Line of Duty gets recomissioned for a third and fourth series

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BBC Two’s hit crime drama Line of Duty isn’t going anywhere. Though the second series of the show came to an end last month, the BBC has, in an unusual move, decided to order two new series based on the show’s continued success. This commitment to original drama also forms part of BBC Two marking its 50th anniversary.

The second run of Line of Duty, which starred series regulars Adrian Dunbar, Martin Compston and Vicky McClure,  has gripped the nation this spring, attracting rave reviews from critics and audiences. This year’s series continued to focus on the investigations of anti-corruption unit AC12, with DCI Denton (Keeley Hawes) becoming the main focus.

Line of Duty Keeley HawesBen Stephenson, Controller of BBC Drama, has said in a statement: “Line Of Duty shows what the reinvestment of money in drama on BBC Two has achieved – unique, powerful and gripping drama that gets the nation talking. Bringing it back for two more years is the easiest decision I have made. The only thing to expect from the show is the unexpected so I’m excited to see where next twists and turns take the series.”

Creator and writer, Jed Mercurio, says: “We’re profoundly grateful to the fans who not only watched Line Of Duty but also made it such a talking point, and to BBC Two for this rare and immensely flattering opportunity. For series three and four, I can promise two explosive new cases for AC-12, new guest stars as police officers investigated for corruption, further twists and turns from the loose ends of series  two, and maybe even some surprise reappearances…”

The show has been a massive hit with critics, with five star reviews and consistent praise. Writing in The Telegraph, TV critic Terry Ramsay said: “I know it’s only March, but I think we have our drama of the year”. By others, it has been described as “Quite breathtaking” and “As good as writing gets”. Keeley Hawes also drew considerable acclaim for her role as the police officer under suspicion.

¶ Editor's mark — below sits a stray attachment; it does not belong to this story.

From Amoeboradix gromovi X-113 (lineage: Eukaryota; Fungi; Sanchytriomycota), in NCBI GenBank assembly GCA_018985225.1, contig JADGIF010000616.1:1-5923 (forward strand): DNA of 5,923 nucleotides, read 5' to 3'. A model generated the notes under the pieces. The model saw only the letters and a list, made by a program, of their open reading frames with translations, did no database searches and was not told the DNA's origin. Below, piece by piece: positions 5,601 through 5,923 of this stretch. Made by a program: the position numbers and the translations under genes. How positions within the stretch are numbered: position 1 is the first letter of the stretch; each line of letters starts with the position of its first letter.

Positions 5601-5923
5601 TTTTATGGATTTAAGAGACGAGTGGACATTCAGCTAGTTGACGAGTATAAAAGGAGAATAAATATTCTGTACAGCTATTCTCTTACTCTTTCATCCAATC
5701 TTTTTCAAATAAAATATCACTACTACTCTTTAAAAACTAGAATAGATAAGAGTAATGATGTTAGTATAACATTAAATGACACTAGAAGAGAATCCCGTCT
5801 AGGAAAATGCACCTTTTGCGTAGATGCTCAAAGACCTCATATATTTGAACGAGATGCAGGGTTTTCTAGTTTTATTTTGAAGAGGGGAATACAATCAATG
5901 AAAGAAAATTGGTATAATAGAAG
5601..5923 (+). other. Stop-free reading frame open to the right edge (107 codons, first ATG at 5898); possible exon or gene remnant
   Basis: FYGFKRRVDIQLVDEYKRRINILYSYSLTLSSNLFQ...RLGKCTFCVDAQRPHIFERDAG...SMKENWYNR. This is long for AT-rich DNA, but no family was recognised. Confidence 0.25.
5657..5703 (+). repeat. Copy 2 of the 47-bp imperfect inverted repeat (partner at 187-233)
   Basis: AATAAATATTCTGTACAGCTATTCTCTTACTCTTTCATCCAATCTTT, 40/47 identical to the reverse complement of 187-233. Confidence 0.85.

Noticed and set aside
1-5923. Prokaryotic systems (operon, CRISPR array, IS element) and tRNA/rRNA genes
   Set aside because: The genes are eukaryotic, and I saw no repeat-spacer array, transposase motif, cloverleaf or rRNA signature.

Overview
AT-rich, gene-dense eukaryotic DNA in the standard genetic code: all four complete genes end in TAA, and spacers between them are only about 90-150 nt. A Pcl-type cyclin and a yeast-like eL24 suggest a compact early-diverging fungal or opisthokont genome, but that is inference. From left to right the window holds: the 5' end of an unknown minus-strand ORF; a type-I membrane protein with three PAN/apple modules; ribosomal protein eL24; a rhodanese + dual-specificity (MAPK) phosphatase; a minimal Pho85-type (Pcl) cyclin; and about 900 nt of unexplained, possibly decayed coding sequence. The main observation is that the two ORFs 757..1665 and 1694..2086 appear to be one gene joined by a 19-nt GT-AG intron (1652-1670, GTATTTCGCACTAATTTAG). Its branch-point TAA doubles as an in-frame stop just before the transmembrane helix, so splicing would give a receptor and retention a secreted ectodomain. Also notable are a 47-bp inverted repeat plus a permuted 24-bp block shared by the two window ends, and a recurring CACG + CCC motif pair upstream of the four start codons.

Line of Duty started life in the summer of 2012, when it became the most successful BBC Two drama in 10 years. This most recent series finished on over four million viewers – an impressive figure for the channel. In the United States, the show is a Hulu Original Series on Hulu’s online streaming platform.

The show has not been without controversy. The first series led to the BBC being found guilty by regulator Ofcom of a “serious lapse” in its duty of care to child actors when a 13-year old boy was exposed to sexually explicit dialogue and potentially distressing scenes. The second series upset some viewers who believed the ending was not satisfactory, though the conclusion was vocally defended by some, including leading actor Keeley Hawes.

It is not yet known when Series three and four, which will be produced by World Productions, will air, but it is likely to be in the upcoming couple of years. The first two series are released on DVD by Acorn Media UK.

Watch actor Keeley Hawes talk about the show in an interview for the Press Association below:

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